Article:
As used herein, a “computer system” (a.k.a. “computing system”) may include, for example, one or more servers, motherboards, processing nodes, laptops, tablets, personal computers (portable or not), personal digital assistants, smartphones, smartwatches, smartbands, cell or mobile phones, other mobile devices having at least a processor and a memory, video game systems, augmented reality systems, holographic projection systems, televisions, wearable computing systems, and/or other device(s) providing one or more processors controlled at least in part by instructions. The instructions may be in the form of firmware or other software in memory and/or specialized circuitry.

A “multithreaded” computer system is a computer system which supports multiple execution threads. The term “thread” should be understood to include any code capable of or subject to scheduling (and possibly to synchronization), and may also be known by another name, such as “task,” “process,” or “coroutine,” for example. The threads may run in parallel, in sequence, or in a combination of parallel execution (e.g., multiprocessing) and sequential execution (e.g., time-sliced).

A “processor” is a thread-processing unit, such as a core in a simultaneous multithreading implementation. A processor includes hardware. A given chip may hold one or more processors. Processors may be general purpose, or they may be tailored for specific uses such as vector processing, graphics processing, signal processing, floating-point arithmetic processing, encryption, I/O processing, machine learning, and so on.

“Kernels” include operating systems, hypervisors, virtual machines, BIOS code, and similar hardware interface software.

“Code” means processor instructions, data (which includes constants, variables, and data structures), or both instructions and data. “Code” and “software” are used interchangeably herein. Executable code, interpreted code, and firmware are some examples of code. Code which must be interpreted or compiled in order to execute is referred to as “source code”.

“Program” is used broadly herein, to include applications, kernels, drivers, interrupt handlers, firmware, state machines, libraries, and other code written by programmers (who are also referred to as developers) and/or automatically generated.

“Service” means a consumable program offering in a cloud computing environment or other network or computing system environment.

“Cloud” means pooled resources for computing, storage, and networking which are elastically available for measured on-demand service. A cloud may be private, public, community, or a hybrid, and cloud services may be offered in the form of infrastructure as a service, platform as a service, software as a service, or another service. Unless stated otherwise, any discussion of reading from a file or writing to a file includes reading/writing a local file or reading/writing over a network, which may be a cloud network or other network, or doing both (local and networked read/write).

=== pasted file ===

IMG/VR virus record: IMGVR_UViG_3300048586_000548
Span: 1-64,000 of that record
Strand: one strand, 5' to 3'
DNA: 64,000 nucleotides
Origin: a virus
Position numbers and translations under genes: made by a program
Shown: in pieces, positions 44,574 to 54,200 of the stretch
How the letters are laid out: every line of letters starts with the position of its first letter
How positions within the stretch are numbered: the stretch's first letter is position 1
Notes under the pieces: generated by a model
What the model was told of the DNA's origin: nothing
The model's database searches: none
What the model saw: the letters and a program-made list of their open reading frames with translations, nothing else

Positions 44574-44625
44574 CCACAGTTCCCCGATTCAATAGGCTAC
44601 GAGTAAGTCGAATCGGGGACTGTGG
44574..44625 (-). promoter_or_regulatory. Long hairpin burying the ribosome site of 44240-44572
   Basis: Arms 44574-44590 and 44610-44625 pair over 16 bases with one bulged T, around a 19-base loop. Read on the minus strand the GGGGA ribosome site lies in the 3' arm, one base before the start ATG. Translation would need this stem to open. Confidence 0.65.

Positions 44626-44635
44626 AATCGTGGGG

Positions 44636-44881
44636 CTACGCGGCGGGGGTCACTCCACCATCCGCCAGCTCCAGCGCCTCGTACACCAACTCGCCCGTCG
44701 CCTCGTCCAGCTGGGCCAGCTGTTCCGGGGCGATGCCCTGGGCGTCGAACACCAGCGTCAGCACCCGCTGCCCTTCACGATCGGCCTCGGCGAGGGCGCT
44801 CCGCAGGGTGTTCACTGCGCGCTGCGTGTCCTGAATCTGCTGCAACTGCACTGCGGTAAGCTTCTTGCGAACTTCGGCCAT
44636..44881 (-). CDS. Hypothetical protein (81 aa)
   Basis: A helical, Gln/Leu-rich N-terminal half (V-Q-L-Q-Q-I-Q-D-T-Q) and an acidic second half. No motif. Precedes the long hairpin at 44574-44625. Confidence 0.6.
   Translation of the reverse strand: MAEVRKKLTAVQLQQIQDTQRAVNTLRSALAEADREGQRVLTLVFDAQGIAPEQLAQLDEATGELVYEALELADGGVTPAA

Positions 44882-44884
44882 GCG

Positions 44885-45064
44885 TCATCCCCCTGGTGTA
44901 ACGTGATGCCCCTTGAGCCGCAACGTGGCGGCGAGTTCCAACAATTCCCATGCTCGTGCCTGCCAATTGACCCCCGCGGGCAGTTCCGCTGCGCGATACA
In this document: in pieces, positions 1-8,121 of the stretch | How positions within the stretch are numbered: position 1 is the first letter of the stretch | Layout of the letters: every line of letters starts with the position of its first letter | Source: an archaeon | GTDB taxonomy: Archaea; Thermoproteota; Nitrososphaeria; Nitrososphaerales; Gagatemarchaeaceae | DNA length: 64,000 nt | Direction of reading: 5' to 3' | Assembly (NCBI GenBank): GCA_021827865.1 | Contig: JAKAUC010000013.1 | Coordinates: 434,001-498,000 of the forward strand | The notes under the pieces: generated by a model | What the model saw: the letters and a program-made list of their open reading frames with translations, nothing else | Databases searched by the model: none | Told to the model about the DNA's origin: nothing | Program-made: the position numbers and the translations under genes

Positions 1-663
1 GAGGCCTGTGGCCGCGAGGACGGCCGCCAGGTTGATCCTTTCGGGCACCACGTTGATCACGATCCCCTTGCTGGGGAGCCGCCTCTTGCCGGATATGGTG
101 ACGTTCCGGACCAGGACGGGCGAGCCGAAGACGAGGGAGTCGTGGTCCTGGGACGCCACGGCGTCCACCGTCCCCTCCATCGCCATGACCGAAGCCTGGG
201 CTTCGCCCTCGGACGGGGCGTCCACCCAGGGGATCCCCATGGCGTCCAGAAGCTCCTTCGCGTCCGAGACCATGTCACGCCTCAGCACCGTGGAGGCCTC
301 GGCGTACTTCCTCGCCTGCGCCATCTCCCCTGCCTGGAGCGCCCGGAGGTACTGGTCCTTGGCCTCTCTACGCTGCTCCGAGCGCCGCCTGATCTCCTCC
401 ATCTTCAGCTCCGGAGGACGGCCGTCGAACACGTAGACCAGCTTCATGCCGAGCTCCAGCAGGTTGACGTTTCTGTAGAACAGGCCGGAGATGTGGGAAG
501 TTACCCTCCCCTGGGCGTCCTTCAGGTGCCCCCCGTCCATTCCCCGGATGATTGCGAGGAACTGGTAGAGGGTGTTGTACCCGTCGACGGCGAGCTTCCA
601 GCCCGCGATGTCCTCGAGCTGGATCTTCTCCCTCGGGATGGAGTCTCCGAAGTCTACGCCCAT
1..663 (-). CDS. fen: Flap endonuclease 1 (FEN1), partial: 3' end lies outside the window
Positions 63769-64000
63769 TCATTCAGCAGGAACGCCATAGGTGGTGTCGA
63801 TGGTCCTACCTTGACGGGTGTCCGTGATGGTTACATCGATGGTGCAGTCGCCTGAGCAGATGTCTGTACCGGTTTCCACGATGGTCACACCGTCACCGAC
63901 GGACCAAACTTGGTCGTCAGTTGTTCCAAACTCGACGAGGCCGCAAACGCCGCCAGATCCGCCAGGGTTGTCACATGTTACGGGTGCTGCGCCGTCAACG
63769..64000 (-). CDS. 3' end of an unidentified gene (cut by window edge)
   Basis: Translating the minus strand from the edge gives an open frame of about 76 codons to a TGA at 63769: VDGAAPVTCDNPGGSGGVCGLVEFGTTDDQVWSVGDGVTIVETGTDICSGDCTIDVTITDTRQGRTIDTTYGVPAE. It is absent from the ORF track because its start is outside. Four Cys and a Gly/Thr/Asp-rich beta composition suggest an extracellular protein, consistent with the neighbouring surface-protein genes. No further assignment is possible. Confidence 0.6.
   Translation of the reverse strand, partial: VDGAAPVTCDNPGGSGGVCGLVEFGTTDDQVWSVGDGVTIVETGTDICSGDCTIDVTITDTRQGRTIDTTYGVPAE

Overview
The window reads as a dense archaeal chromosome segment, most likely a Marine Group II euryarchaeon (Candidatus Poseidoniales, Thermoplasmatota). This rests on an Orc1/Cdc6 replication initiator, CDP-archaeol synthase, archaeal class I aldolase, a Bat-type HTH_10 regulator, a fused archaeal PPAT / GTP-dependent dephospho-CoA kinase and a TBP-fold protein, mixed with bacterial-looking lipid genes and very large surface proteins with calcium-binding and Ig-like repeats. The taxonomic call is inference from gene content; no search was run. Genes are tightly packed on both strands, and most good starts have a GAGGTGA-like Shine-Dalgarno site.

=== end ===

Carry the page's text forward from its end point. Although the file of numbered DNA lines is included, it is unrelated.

“IoT” or “Internet of Things” means any networked collection of addressable embedded computing nodes. Such nodes are examples of computer systems as defined herein, but they also have at least two of the following characteristics: (a) no local human-readable display; (b) no local keyboard; (c) the primary source of input is sensors that track sources of non-linguistic data; (d) no local rotational disk storage—RAM chips or ROM chips provide the only local memory; (e) no CD or DVD drive; (f) embedment in a household appliance or household fixture; (g) embedment in an implanted or wearable medical device;

(h) embedment in a vehicle; (i) embedment in a process automation control system; or (j) a design focused on one of the following: environmental monitoring, civic infrastructure monitoring, industrial equipment monitoring, energy usage monitoring, human or animal health monitoring, physical security, or physical transportation system monitoring. loT storage may be a target of unauthorized access, either via a cloud, via another network, or via direct local access attempts.

As used herein, “include” allows additional elements (i.e., includes means comprises) unless otherwise stated.

“Optimize” means to improve, not necessarily to perfect. For example, it may be possible to make further improvements in a program or an algorithm which has been optimized.

“Process” is sometimes used herein as a term of the computing science arts, and in that technical sense encompasses resource users, namely, coroutines, threads, tasks, interrupt handlers, application processes, kernel processes, procedures, and object methods, for example. “Process” is also used herein as a patent law term of art, e.g., in describing a process claim as opposed to a system claim or an article of manufacture (configured storage medium) claim. Similarly, “method” is used herein at times as a technical term in the computing science arts (a kind of “routine”) and also as a patent law term of art (a “process”). Those of skill will understand which meaning is intended in a particular instance, and will also understand that a given claimed process or method (in the patent law sense) may sometimes be implemented using one or more processes or methods (in the computing science sense).